Overall, I think this book is a perfect creepy yet classy read. Noemi was such a fantastic character to follow. High Place and its ruling family kept up the sinister trap from beginning till end. This slow burn Gothic novel kept me hanging on with every turn of the page. It made my heart race and tingled my spine as it wrapped its misty cloak around me. I had wildly high expectations and because Silvia Moreno-Garcia is such an epic writer, she soared high over my hype.

Rating: 5 / 5 Stars

Recommend: Yes. Of course. Give yourself some chills this summer.

If you read that long as review, thank you! You’re a real one. If you just read the bold bits, thank you as well. You’re also a real one!

Let me know what you think! Have you read this? What was your favourite part? What books give you the creeps? Who are favourite sassy and classy characters?

*Lebanon Needs You – Please Share and/or Donate + Link to a master list of how you can help Black Lives Matter and other humanitarian movements across the globe*

Happy reading!

~ Rendz


Lobizona | Review // We love and appreciate a good Latinx Fantasy!!!

Greetings readers!

I’m very happy to be bringing you a review for one of my most anticipated books! If there is anything I ask the universe for, it is for more Latinx Fantasy books and lately the universe has been saying “Okay, Rendz. Here you go!”

And life just gets 10x better whenever I totally love these books!

*Many thanks to the publisher for providing me a digital ARC via Netgalley!*

Lobizona by Romina Garber

Lobizona (Wolves of No World, #1)
via Goodreads

Pub Date: Aug 4th, 2020
Publisher: Wednesday Books

Some people ARE illegal.

Lobizonas do NOT exist.

Both of these statements are false.

Manuela Azul has been crammed into an existence that feels too small for her. As an undocumented immigrant who’s on the run from her father’s Argentine crime-family, Manu is confined to a small apartment and a small life in Miami, Florida.

Until Manu’s protective bubble is shattered.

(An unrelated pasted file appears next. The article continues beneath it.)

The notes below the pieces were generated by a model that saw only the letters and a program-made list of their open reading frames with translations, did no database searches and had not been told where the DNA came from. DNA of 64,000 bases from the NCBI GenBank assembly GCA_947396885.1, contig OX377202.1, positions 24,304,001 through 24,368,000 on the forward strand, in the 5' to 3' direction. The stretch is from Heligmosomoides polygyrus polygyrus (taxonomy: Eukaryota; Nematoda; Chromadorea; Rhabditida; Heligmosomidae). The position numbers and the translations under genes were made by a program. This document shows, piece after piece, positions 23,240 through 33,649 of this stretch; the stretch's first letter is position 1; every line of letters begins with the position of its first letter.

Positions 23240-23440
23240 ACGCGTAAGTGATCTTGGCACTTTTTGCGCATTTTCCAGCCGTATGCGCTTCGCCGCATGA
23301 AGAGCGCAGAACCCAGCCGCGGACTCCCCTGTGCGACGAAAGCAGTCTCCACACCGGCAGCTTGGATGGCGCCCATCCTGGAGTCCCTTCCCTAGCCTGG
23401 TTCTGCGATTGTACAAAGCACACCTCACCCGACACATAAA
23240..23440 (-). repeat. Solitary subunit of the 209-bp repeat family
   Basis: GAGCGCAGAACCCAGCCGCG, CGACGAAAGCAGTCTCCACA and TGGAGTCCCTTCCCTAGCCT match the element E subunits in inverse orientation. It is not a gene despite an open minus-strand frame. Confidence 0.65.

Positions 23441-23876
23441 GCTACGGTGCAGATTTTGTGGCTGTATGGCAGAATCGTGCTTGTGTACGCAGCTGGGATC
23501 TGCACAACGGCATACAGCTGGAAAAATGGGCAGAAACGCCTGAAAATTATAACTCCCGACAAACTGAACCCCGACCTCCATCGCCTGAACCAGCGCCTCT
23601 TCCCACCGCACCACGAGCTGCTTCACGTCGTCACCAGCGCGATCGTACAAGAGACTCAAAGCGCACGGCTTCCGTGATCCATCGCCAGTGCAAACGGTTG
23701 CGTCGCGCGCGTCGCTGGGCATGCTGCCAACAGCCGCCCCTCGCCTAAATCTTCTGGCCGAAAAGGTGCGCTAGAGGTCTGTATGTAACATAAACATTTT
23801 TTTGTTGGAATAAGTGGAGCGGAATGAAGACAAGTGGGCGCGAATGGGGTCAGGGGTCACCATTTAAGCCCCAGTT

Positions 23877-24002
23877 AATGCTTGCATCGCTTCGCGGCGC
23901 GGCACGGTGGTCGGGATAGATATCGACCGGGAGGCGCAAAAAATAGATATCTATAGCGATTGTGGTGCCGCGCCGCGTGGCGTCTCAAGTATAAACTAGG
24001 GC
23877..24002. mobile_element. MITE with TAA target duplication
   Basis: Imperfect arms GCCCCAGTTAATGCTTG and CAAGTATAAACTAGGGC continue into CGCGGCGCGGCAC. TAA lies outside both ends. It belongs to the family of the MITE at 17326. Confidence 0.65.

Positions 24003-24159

Her surrogate grandmother is attacked, lifelong lies are exposed, and her mother is arrested by ICE. Without a home, without answers, and finally without shackles, Manu investigates the only clue she has about her past–a mysterious “Z” emblem—which leads her to a secret world buried within our own. A world connected to her dead father and his criminal past. A world straight out of Argentine folklore, where the seventh consecutive daughter is born a bruja and the seventh consecutive son is a lobizón, a werewolf. A world where her unusual eyes allow her to belong.

As Manu uncovers her own story and traces her real heritage all the way back to a cursed city in Argentina, she learns it’s not just her U.S. residency that’s illegal. . . .it’s her entire existence.

The Likes

I really enjoyed Manu’s character. She was a girl unknown to the world around her being confined to the tiny apartment she shares with her mom and adoptive grandmother. I liked how honest she was about her situation, and that even though it looked dour she had hope it would change. I also liked that she took charge of her situation when she finally realized she was tired of being told what to do. And I loved that she had the strength to listen to her own thoughts when there were so many other telling her what she should do. In the end she made decisions for herself. Were they all great decisions, no, but she made them and stuck to them which was pretty admirable!